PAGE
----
• Security will always be the low-hanging fruit for management of enterprise technologies. Moving forward, however, we will see vendors supplement their MDM and mobile security management offerings with more sophisticated, targeted security services. This includes drilling down into mobile security with application-level security policies and services for data loss prevention including dual-persona solutions (where separate ‘business’ and ‘personal’ profiles co-exist on a single device), sandboxing of applications, and app “wrappers”(enabling security policies and encryption to be applied to a single application). These solutions have all entered the market in the past 12 months, and are already seeing traction as MDM and MAM providers look to differentiate and expand their solution sets. Verizon's new Application Certification program will evaluate and rate all apps in their app store against certain protocols, indicating their level of security and enterprise readiness.
  • We will also see increasing demand and adoption of the enterprise app store as organizations begin to implement more strategic mobile initiatives, and increase their app development capabilities. This market will see considerable growth as vendors build in value-added offerings such as mobile analytics and BI capabilities to differentiate their offerings from those of competitors.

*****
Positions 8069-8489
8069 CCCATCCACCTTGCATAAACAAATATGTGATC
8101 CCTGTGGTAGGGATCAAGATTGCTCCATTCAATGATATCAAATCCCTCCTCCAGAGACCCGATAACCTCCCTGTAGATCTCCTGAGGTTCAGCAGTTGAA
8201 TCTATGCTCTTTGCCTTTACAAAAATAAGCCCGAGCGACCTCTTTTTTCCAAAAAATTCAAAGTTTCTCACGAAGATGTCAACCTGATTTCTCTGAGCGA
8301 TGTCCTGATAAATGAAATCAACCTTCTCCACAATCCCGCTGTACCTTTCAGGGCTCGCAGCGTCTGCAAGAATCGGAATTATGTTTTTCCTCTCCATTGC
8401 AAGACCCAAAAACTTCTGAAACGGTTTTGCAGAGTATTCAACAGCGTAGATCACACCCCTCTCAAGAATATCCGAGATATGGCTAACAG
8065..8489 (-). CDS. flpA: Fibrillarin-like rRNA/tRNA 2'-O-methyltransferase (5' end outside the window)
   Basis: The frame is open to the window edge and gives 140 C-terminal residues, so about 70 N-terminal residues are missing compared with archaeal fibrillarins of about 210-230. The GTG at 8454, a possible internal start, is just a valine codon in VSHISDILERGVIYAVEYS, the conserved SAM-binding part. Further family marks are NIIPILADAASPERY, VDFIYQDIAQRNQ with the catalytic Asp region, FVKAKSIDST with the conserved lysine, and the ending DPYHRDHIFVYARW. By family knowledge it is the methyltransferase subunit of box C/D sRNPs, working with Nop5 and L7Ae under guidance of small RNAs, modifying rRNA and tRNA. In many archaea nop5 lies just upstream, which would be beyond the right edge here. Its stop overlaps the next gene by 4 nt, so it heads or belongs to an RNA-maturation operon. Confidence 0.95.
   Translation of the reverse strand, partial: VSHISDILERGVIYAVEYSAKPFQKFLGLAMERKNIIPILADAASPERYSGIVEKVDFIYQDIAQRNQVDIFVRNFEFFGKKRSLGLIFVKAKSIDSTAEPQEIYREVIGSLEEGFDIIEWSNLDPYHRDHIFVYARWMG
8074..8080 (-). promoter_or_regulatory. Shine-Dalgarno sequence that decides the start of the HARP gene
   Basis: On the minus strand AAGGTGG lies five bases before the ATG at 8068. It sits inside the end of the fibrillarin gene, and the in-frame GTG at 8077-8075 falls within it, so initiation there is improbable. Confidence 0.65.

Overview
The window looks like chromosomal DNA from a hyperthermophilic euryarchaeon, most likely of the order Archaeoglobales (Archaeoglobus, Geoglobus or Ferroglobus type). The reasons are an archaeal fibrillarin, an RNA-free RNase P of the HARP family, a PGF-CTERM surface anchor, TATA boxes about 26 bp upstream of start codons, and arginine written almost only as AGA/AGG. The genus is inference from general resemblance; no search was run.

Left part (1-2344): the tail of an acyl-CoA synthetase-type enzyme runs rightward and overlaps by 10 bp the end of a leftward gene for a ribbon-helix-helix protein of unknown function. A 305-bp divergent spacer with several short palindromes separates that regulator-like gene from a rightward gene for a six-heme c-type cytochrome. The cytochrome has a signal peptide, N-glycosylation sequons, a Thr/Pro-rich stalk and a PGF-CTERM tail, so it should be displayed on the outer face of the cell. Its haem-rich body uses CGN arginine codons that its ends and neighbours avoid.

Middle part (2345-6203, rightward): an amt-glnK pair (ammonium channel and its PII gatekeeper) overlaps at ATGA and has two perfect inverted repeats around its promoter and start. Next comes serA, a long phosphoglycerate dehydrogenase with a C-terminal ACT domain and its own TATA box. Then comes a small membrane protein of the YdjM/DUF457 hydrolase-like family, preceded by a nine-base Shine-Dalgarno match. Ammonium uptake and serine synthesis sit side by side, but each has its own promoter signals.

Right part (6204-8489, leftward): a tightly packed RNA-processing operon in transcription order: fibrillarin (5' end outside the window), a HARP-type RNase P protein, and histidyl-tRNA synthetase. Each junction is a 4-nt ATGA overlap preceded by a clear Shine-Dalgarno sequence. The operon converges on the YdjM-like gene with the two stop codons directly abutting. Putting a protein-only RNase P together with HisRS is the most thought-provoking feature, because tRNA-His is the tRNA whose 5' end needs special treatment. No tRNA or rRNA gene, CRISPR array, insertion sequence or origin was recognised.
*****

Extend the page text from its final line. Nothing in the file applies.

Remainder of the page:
Hybrid solutions as the new norm

  • As the mobile services market continues to evolve, with new offerings and vendors entering the market, vendors are increasingly challenged with development of a comprehensive end-to-end mobile management platform. Antenna - with its AMP chroma platform - is an example of a vendor offering a single - simple yet sophisticated - mobile management console. As vendors partner to develop more comprehensive solution sets, it will be importantthat these vendors also be able to customize these bundled service offerings. For the SMB market, especially, flexibility will be required to meet the price restrictions in the large enterprise, IT will expect customization of these service offerings to meet their unique requirements. As much as possible, vendors must develop seamless mobility management platforms, capitalizing on synergies across their partners' solutions, and simplifying IT's vendor management.

Talent acquisition key to driving vendors' mobile platforms